Specialist Advice and Support

When school-based provision at the most personalised level is failing to make a difference, there is the need for the school to seek specialist support and advice. Specialist support and advice may be available within the school but for many this support would be external.

The Rose Report, Identifying and Teaching Children and Young People with Dyslexia and Literacy Difficulties (2009), refers to the need for external support and advice. 

“A good indication of the severity and persistence of dyslexic difficulties can be gained by examining how the individual responds or has responded to well-founded intervention. External support and advice can be from an educational psychologist, specialist teacher and other professionals as necessary, such as a speech and language therapist or occupational therapist.”

The Rose Report (2009) 

Local Authorities must publish a Local Offer, setting out in one place information about provision they expect to be made across education, health and social care for children and young people in their area who have SEN or are disabled.It must include arrangements providers have in place for identifying the particular SEN of children and young people, how they will consult with parents, and how schools can secure the services and provision required by children who have SEND.

Schools have additional duties under the SEND Regulations 2014. Schools must publish more detailed information about their arrangements for identifying, assessing and making provision for pupils with SEND.

The specialist, through an in-depth comprehensive assessment, may find reasons why the pupil is failing to progress. A number of these pupils will have cooccurring difficulties so it is likely that for some, more than one specialist may be involved in this process. The pupil’s individual strengths and weaknesses will be examined in depth and the information gained can then shape the support. Where a learning difficulty is identified that requires special educational provision to be made, the pupil’s teachers will be made aware that the pupil requires additional SEN provision. The school will have its own internal processes for communicating what that provision is and the outcomes that are expected as a result.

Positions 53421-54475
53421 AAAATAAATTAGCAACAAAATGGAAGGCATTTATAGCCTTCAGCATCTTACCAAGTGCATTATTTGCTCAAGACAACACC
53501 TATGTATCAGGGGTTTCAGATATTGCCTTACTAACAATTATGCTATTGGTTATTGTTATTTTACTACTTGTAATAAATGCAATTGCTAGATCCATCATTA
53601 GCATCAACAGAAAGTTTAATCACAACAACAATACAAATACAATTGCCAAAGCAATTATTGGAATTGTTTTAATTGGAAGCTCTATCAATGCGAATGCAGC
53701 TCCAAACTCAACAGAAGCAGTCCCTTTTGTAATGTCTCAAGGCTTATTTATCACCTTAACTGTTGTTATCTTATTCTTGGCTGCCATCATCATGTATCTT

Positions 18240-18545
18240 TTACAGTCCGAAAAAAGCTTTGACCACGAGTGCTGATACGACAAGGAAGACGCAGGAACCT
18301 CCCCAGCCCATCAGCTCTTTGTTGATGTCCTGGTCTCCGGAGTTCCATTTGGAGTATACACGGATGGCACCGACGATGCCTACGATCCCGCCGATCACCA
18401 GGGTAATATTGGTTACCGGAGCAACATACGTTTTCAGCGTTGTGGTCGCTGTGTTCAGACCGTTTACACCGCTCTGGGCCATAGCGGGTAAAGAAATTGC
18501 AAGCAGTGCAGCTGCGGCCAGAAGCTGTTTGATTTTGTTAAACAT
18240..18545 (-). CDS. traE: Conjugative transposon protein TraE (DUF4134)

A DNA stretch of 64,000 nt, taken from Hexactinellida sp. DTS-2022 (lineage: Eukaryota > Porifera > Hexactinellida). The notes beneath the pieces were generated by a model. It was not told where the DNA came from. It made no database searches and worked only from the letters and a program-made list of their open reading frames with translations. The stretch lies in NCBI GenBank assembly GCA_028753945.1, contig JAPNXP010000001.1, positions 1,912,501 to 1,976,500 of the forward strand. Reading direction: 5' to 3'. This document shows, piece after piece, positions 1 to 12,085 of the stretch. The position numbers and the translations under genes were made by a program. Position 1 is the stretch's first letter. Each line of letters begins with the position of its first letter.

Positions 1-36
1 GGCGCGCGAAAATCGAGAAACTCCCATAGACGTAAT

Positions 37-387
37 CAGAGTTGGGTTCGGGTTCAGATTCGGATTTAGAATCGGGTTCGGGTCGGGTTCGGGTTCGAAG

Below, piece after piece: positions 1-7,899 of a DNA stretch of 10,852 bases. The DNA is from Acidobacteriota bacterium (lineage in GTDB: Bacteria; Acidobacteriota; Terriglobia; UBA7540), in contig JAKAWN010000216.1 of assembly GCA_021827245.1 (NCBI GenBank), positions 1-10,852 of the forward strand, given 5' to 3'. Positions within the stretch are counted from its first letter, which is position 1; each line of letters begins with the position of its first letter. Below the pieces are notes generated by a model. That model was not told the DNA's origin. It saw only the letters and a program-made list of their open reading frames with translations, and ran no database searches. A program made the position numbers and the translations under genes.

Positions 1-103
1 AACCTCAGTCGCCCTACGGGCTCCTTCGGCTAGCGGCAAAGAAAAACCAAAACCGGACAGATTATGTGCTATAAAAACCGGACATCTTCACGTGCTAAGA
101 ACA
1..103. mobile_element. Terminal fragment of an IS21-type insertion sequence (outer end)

What article would you like to read?

1. Choosing an Intervention for pupils with Literacy Difficulties and/or Dyslexia

2. Guidance for schools

3. Children with Persistent Literacy Difficulties

4. Specialist Advice and Support

5. Use of the Term ‘Dyslexia’

6. Role of the Specialist Teacher

7. Identifying and Teaching Children and Young People with Dyslexia and Literacy Difficulties (2009)

8. SEN Provision

 

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info@thedyslexia-spldtrust.org.uk